The relationship started to change, though, a year or so ago. Perhaps the four chickens had depleted our yard's supply of wild food. They discovered they could cross over the back fence, and find fresh gleanings in the town park. I began getting reports of the great delight they were bringing to kids and parents. Then they ranged farther afield, three doors up to our neighbors' backyard, where they could gorge on birdseed spilled onto the ground from the birdfeeder. They still dabbled in our tray of standard issue chickenfeed from the farm supply store now and then, but you could tell their standards had changed. They were developing new tastes, new friendships.

They continued returning each night to sleep in the coop, and continued supplying eggs. We thought ourselves so lucky, to be reaping the harvest of eggs and pleasant anecdotes these beneficent creatures produced. They were like salmon, feeding broadly, then returning with an uncanny homing instinct to feed us generously. But then one of the chickens stopped showing up at the coop at dusk. We worried that a hawk might have gotten it, but our neighbors would report seeing it during the day. Another chicken disappeared altogether, considered gone for sure until a neighbor on the other side of the park sent word that it had adopted her yard. She loved how it would come running to her when she brought it food and water. I tried to retrieve it, but the chicken clearly did not want to be caught.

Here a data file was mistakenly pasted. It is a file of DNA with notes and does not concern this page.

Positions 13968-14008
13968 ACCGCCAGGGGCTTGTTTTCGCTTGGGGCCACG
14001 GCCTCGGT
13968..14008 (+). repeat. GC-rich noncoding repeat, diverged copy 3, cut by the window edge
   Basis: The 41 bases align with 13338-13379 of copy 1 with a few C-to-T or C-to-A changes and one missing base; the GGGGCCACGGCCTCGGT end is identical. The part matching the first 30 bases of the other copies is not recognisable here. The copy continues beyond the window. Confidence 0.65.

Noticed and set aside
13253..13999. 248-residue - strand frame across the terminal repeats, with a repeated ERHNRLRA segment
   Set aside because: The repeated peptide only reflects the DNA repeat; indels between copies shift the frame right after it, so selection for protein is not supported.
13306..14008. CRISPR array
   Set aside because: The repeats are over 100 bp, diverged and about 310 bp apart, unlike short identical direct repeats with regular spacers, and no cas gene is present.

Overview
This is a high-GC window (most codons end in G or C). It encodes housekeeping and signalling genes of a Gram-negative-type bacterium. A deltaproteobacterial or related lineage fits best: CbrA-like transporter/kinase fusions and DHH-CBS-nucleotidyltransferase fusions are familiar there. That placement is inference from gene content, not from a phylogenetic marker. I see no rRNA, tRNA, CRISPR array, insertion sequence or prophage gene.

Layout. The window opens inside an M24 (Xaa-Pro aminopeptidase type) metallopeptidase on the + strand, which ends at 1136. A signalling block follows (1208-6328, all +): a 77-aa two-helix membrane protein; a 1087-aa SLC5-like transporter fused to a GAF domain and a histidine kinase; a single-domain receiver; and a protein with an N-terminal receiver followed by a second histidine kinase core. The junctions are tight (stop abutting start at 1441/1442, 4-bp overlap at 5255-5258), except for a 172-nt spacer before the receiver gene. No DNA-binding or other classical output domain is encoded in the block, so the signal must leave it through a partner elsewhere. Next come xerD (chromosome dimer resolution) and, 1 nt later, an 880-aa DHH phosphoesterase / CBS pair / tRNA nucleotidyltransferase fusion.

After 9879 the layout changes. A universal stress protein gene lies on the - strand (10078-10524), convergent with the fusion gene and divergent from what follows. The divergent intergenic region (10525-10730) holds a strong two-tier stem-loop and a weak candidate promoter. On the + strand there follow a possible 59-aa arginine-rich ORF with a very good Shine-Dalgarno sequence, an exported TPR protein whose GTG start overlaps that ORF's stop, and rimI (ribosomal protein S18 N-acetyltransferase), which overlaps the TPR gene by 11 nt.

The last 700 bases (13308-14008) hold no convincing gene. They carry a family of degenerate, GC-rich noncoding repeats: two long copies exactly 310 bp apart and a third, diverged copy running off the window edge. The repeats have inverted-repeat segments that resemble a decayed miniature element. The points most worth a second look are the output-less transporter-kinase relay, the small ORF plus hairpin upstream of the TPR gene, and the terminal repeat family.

The freedom of coopless living ultimately seduced them all. Our coop lay abandoned by the birds it was meant to protect. We'd spot them sporadically, in front yard or back, or up at the neighbors' as they made their daily rounds. No one knew where they were roosting, nor where the eggs, if any, were getting laid. We thought of catching them and closing them in the coop for a few days to get them back into old habits, but in a way they've outgrown that old domestic servitude, the grind of laying egg after egg to serve the master. They've discovered an old forgotten resourcefulness, awakened dormant capacities deep in their genes. It seems a dangerous life, unprotected at night, and yet they survive. It helps that the foxes don't get up this way, and raccoon sightings are rare.